LinkedIn has registered a new judgment against him in his fight against a company collecting data from his public profiles.
Under California law, what does “unauthorized” access to computer systems mean? On the spot, the Court of Appeal had to judge. The context: a dispute in which it had already ruled in 2019. It pits LinkedIn against hiQ Labs.
This company, founded in 2012, retrieves information from public profiles, formats it and markets it, from the perspective of predictive analytics. Its target: employers. With products that should allow them to map skills (Skill Mapper) and detect staff who plan to set sail (Keeper).
In 2017, LinkedIn formally asked hiQ to stop the practice, citing the Computer Fraud and Abuse Act (CFAA). The law, in force since 1986, punishes access to a computer without permission or excessive use of authorized access.
Faced with this injunction, hiQ had gone to court in California to try to prove that its activity was legal. And had won.
LinkedIn had appealed. In September 2019, the Court of Appeal dismissed the appeal. Among other reasons:
– The social network does not have the rights to the data published by its members, the latter being owners of their profiles.
– Users who choose a public profile ” obviously” expect it to be accessible by third parties.
– The CFAA is supposed to govern cases of piracy ; It is all the more questionable to invoke it in a case concerning open access data.
Giving LinkedIn control over the use of public data could lead to an “information monopoly” detrimental to the public interest
– Without access to the data concerned, hiQ would face “irreparable damage”
LinkedIn evokes a legitimate economic interest…
The proceedings went all the way to the Supreme Court, which ruled in favour of LinkedIn. In the background, a decision she had rendered a few weeks earlier… and which implied a reading of the CFAA other than that of the Court of Appeal. In this case, from the point of view of the misuse of authorized access – and, consequently, the technical measures that LinkedIn had put in place against hiQ’s bots . The case involved a police officer who had used a government database to conduct an investigation on his own initiative.
Again requested, the Court of Appeal maintained its initial position. It ruled on two elements in particular. On the one hand, the existence of a disruption of the contractual relationship between hiQ and its customers. On the other, the applicability of the CFAA, LinkedIn’s main axis of defense.
On the first point, hiQ claims that the interference was intentional. And that it manifested itself as much by the implementation of technical measures as by the invocation of the CFAA. LinkedIn does not dispute those observations, but asserts that, according to the legislation, such interference may be justified by a legitimate economic interest.
How did the Court reason in this regard? First, it considered that, in the existence of a contractual relationship, the societal interest of stability was commonly given priority over freedom of competition. Then repeated elements of the Supreme Court’s reasoning. More precisely: such interference cannot be justified solely by the fact that a competitor would seek to gain an economic advantage at LinkedIn’s expense. It is necessary to be able to prove that one acted to “safeguard an interest of greater societal value than the stability of the contract”.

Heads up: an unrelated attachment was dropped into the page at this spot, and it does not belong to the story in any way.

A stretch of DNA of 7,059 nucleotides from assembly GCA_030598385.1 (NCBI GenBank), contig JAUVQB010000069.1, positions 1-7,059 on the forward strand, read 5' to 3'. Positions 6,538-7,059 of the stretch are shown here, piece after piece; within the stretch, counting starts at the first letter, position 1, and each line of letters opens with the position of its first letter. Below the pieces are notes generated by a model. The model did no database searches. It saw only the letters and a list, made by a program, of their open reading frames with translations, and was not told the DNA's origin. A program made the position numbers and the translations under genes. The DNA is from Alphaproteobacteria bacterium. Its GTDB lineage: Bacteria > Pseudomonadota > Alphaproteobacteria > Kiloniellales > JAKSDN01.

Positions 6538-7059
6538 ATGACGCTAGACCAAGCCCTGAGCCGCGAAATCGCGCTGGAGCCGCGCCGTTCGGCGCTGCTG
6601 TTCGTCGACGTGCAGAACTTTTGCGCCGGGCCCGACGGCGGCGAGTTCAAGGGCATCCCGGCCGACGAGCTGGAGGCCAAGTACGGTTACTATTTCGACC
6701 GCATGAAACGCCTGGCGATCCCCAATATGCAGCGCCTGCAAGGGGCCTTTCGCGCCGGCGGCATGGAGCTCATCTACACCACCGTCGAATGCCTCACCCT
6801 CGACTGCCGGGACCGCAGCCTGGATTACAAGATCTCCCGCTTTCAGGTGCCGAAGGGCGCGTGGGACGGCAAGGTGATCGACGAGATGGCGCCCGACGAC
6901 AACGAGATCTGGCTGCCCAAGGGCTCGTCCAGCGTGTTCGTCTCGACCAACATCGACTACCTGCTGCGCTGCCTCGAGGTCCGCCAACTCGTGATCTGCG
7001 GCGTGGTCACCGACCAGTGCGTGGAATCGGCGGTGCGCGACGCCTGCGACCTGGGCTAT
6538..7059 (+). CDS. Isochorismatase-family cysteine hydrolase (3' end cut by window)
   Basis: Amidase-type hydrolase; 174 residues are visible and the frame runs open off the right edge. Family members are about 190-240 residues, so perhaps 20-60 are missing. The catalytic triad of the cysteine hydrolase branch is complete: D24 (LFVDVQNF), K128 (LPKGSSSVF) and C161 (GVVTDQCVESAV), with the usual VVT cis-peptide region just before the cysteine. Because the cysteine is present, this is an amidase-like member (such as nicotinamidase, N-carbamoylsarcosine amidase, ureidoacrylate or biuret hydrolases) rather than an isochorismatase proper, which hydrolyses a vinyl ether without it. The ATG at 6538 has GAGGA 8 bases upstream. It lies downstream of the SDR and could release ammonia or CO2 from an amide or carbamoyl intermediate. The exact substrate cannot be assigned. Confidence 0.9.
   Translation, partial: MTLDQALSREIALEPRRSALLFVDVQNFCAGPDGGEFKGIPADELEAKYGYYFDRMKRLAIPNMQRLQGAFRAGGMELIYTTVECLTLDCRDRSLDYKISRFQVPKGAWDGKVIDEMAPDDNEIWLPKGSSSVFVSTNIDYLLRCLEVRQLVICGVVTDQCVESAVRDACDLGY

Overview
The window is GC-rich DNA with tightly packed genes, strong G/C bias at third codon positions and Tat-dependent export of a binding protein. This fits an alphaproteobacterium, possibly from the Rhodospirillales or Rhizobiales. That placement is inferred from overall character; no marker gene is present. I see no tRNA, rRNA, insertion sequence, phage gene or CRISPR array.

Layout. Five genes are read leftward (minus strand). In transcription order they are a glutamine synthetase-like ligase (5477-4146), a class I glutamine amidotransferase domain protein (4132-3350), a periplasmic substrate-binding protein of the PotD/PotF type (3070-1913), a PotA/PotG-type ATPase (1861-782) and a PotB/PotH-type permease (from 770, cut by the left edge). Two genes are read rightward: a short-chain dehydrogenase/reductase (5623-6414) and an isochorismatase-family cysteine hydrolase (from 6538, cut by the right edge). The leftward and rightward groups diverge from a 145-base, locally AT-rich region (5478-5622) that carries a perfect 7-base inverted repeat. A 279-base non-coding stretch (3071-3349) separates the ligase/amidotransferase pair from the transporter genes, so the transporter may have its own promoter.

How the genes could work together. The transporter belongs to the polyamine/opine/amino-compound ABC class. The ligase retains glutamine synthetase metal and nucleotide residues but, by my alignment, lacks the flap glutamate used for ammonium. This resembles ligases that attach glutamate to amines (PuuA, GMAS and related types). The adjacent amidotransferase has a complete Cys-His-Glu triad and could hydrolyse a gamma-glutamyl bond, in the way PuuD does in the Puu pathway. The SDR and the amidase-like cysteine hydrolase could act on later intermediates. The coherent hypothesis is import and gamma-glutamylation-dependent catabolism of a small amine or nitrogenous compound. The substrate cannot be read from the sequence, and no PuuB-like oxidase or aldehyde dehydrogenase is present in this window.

To estimate whether this is the case, two things need to be checked. On the one hand, if the means of interference remain within the framework of “recognized commercial practices”. On the other, if they remain in the nails of fair competition.
… but clashes with the interpretation of the CFAA
Technical blocking is probably not a “recognized business practice” within the meaning of California case law, the Court said. On the contrary, for example, advertising, price adjustments or poaching of employees. Which can indirectly influence contractual relationships, but without fundamentally disrupting a business model.
Nor is it a given, according to the Court, that we are on the ropes of fair competition. One argument from hiQ in particular hit the nail on the head: LinkedIn formally attacked years after becoming aware of the offending practices. And it did so in the weeks following the announcement of a product that could compete with Skill Mapper.
The second question remains: once the formal warning was received, did the data collection continue “without authorization” within the meaning of the CFAA?
The blocking in itself cannot be considered as a lack of authorisation, the Court states at the outset. And to justify maintaining its “restrictive” interpretation of the text: a simple misuse is not enough to invoke it; The notion of intrusion is essential (see “hacking” above).
Is there anything in the LinkedIn vs hiQ case that amounts to an intrusion? The Court’s answer is no. In broad outline, on the following bases:
– The notion of unauthorised access applies only to information made private by some form of password-type requirement
– Other texts than the CFAA – including the Stored Communications Act – go in the same direction
– LinkedIn did not manifestly make the data on its public profiles private
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